“A Rutger’s University Study indicated that flowers bring happiness. In the home, they support self care, provide joy, hope and healing,” Shoultz added. “Flowers help counteract negative messages and darkness prevalent at this very moment. Flowers will assuage troubled minds and bring peace to hearts and souls in this time of anxiety and fear.”  

Today, flower farmers are asking consumers to purchase a bunch of flowers next time they’re in stores to buy essentials. That purchase could make the difference in an entire industry – one we count on to add beauty to life’s celebrations, express love and decorate our homes. 

# # #

About Certified American Grown

Launched on July 1, 2014, Certified American Grown Flowers represents a unified and diverse coalition of U.S. flower farms, including small and large entities in multiple states across the country. Certified American grown flower farms participate in an independent, third-party supply-chain audit to verify both origin and assembly of the flowers they grow. When it appears on bouquets, bunches and other packaging or store signage, the Certified American Grown Flowers logo gives consumers confidence in the source of their flowers and assures them that the flowers they purchase come from a domestic American flower farm. For more information about Certified American Grown Flowers, visit americangrownflowers.com

About the California Cut Flower Commission

The California Cut Flower Commission (CCFC) unites the state’s approximately 225 flower farmers to advance California’s $320 million flower industry. In addition to providing cooperative marketing opportunities and administering advocacy efforts, the commission has positioned the California Grown brand as a highly recognizable, consumer-facing brand to drive sales of the state’s fresh flowers and foliage. Learn more at ccfc.org.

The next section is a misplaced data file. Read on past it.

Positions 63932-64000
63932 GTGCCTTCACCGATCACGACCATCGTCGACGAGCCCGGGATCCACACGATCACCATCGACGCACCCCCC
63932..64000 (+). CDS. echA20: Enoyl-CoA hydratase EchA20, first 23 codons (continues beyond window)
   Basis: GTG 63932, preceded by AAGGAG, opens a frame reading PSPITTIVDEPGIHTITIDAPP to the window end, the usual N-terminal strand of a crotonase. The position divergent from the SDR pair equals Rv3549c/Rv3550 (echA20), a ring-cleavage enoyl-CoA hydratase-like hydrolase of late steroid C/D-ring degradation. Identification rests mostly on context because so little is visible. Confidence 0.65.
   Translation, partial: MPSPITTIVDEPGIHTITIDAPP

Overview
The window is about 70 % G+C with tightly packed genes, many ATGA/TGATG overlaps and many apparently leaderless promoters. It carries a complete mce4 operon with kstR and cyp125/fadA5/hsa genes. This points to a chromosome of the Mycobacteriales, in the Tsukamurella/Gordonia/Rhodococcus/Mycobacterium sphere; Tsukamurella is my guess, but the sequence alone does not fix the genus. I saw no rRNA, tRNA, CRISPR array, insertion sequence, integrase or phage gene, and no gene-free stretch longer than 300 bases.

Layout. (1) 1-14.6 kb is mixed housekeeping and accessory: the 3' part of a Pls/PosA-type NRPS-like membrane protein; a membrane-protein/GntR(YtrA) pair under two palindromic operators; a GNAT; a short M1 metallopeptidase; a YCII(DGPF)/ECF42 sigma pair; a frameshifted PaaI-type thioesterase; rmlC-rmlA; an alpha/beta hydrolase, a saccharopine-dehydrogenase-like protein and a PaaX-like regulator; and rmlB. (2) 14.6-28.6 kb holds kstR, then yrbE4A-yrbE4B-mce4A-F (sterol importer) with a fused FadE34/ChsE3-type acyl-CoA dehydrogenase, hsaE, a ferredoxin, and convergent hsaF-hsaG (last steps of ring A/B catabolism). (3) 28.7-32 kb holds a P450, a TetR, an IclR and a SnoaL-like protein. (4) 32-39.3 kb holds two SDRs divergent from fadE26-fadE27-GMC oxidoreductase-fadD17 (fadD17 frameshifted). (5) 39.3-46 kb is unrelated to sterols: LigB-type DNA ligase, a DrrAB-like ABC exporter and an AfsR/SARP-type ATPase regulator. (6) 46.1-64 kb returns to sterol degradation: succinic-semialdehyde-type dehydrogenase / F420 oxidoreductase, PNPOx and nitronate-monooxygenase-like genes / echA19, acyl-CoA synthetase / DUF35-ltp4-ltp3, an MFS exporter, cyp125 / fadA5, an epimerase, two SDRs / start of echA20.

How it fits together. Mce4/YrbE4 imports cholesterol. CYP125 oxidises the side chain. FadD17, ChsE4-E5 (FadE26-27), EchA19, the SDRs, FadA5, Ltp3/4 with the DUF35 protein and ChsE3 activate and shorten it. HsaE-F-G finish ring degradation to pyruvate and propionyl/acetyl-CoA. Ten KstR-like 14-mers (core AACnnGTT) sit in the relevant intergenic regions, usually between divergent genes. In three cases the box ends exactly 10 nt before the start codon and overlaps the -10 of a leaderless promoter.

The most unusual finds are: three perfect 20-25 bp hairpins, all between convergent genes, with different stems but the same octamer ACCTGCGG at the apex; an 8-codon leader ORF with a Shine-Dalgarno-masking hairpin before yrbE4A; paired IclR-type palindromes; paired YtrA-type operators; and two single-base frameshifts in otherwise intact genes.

2020 is the 30th birthday of the Cut Flower Commission. That longevity accomplishment is a true benchmark of the value our growers have experienced, as a result of the work our organization takes pride in. 
This past week myself and our team hosted one of the most important events CCFC / CAG has each year, the DC Fly In. As your CEO, I was beyond proud of the group that dedicated themselves to join us in Washington DC to perform this critical service on behalf of the entire US Cut Flower Industry. Our group consisted of 15 US farmers, 2 professional designers and 3 CCFC staff; all representing 10 States and including Jumana Madanat Misleh, our DC Legislative Consultant, who set up all of our appointments. During the 2.5 days, we held our annual CAG Council Meeting, then divided ourselves up to conquer the 40 + meetings with Representatives, Senators and 3 different departments. 


I think I can safely say that this was the 1st ever DC Fly In where we’ve had a Senator actually sign a bill for us right there in his office (pictured below)Senator Dan Sullivan of Alaska signed the Senate version of the American Grown Act with our group present in his office. Following the signing in Sullivan’s office, the bill was sent to Senator Dianne Feinstein to co-sign the bill.

Other highlights of the trip were us learning how the National Floriculture Report is created and discussing ways we can give input to improve the report managed by NASS, The National Agricultural Statistics Service. Annually, when you are reporting your cut flower variety production, there is an area called ‘other’. Please take a few minutes and write in the specific top five varieties you are growing, not included in the pre-printed list of varieties on the same page. That way we will get an opportunity to have detailed data on individual varieties we grow to better influence marketing decisions for our future.


Meetings last year with the Undersecretary Ted McKinney, in Charge of Foreign AG Trade, initiated conversations with USAID about financial aid given to countries to export flowers into the US market. We discussed with staff from USAID the need to rethink helping Kenya with exporting their flowers into the USA. We also met with the USDA to cover marketing, regulatory programs and fair trade policies for all flowers coming into this country. We presented our stand on ‘Country of Origin’ labeling to numerous people from Department Staff to every Congress person we met. We followed up by getting support to officially designate July as “American Grown Flower Month” and had members of Congress say they would become new members of our Cut Flower Caucus.